||The History Book Big Ideas Simply Explained|
||Philip Wilkinson, Reg Grant, Thomas Cussans|
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The History Book: Big Ideas Simply Explained – Book Sample
Introduction – The History Book: Big Ideas Simply Explained
The ultimate aim of history is human self-knowledge. In the words of 20th-century historian R. G. Collingwood: “The value of history is that it teaches us what man has done and thus what man is.” We cannot hope to understand our lives without it.
History itself has a history. From earliest times, all societies—literate or pre-literate—told stories about their origins or their past, usually imaginative tales centering around the acts of gods and heroes. The first literate civilizations also kept records of the actions of their rulers, inscribed on clay tablets or on the walls of palaces and temples. But at first these ancient societies made no attempt at a systematic inquiry into the truth of the past; they did not differentiate between what had really happened and the events manifest in myth and legend.
Ancient historical narrative
It was the Ancient Greek writers Herodotus and Thucydides in the 5th century bce who first explored questions about the past through the collection and interpretation of evidence—the word “history,” first used by Herodotus, means “inquiry” in Greek. Herodotus’s work still contained a considerable mixture of myth, but Thucydides’ account of the Peloponnesian War satisfies most criteria of modern historical study.
It was based on interviews with eyewitnesses of the conflict and attributed events to human agency rather than the intervention and actions of the gods.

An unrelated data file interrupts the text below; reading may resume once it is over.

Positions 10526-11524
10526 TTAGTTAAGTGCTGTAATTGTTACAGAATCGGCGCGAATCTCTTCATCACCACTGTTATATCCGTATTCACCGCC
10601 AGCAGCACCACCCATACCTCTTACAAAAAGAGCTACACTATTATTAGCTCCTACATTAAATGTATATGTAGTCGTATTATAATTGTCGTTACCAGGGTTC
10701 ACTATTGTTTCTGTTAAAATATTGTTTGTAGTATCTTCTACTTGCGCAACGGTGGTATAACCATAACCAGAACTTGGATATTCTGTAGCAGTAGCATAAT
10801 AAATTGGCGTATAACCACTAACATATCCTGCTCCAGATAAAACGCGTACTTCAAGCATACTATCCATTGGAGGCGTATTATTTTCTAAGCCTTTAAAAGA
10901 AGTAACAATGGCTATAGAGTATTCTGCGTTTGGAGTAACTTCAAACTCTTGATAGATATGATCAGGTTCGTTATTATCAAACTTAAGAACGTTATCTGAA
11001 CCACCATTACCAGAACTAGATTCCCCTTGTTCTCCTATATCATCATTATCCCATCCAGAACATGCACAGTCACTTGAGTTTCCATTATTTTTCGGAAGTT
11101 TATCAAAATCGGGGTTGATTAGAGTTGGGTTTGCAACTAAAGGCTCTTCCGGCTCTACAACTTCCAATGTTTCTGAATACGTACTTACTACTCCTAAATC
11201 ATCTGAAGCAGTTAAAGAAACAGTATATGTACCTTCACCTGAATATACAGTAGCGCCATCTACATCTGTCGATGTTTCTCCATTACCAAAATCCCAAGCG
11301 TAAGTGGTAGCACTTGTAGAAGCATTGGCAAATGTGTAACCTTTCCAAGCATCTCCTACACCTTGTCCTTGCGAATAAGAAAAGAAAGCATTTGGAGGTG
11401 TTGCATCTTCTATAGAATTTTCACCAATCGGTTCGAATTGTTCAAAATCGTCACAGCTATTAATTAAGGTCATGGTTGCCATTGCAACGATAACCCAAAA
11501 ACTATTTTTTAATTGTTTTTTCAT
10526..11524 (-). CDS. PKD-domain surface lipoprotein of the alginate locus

Thucydides had invented one of the most durable forms of history: the detailed narrative of war and political conflict, diplomacy, and decision-making. The subsequent rise of Rome to dominance of the Mediterranean world encouraged historians to develop another genre of broader scope: the account of “how we got to where we are today.”
The Hellenic historian Polybius (200–118 bce) and the Roman historian Livy (59 bce–17 ce) both sought to create a narrative of the rise of Rome—a “big picture” that would help to make sense of events on a large timescale.
Although restricted to the Roman world, this was the beginning of what is sometimes called “universal history,” which attempts to describe progress from earliest origins to the present as a story with a goal, giving the past apparent purpose and direction. At the same period in China, historian Sima Qian (c.145–86 bce) was similarly tracing Chinese history over thousands of years, from the legendary Yellow Emperor (c.2697 bce) to the Han dynasty under Emperor Wu (c.109 bce).
Moral lessons – The History Book: Big Ideas Simply Explained
As well as making sense of events through narratives, historians in the ancient world established the tradition of history as a source of moral lessons and reflections. The history writing of Livy or Tacitus (56–117 ce), for instance, was in part designed to examine the behavior of heroes and villains, meditating on the strengths and weaknesses in the characters of emperors and generals, providing exemplars for the virtuous to imitate or shun.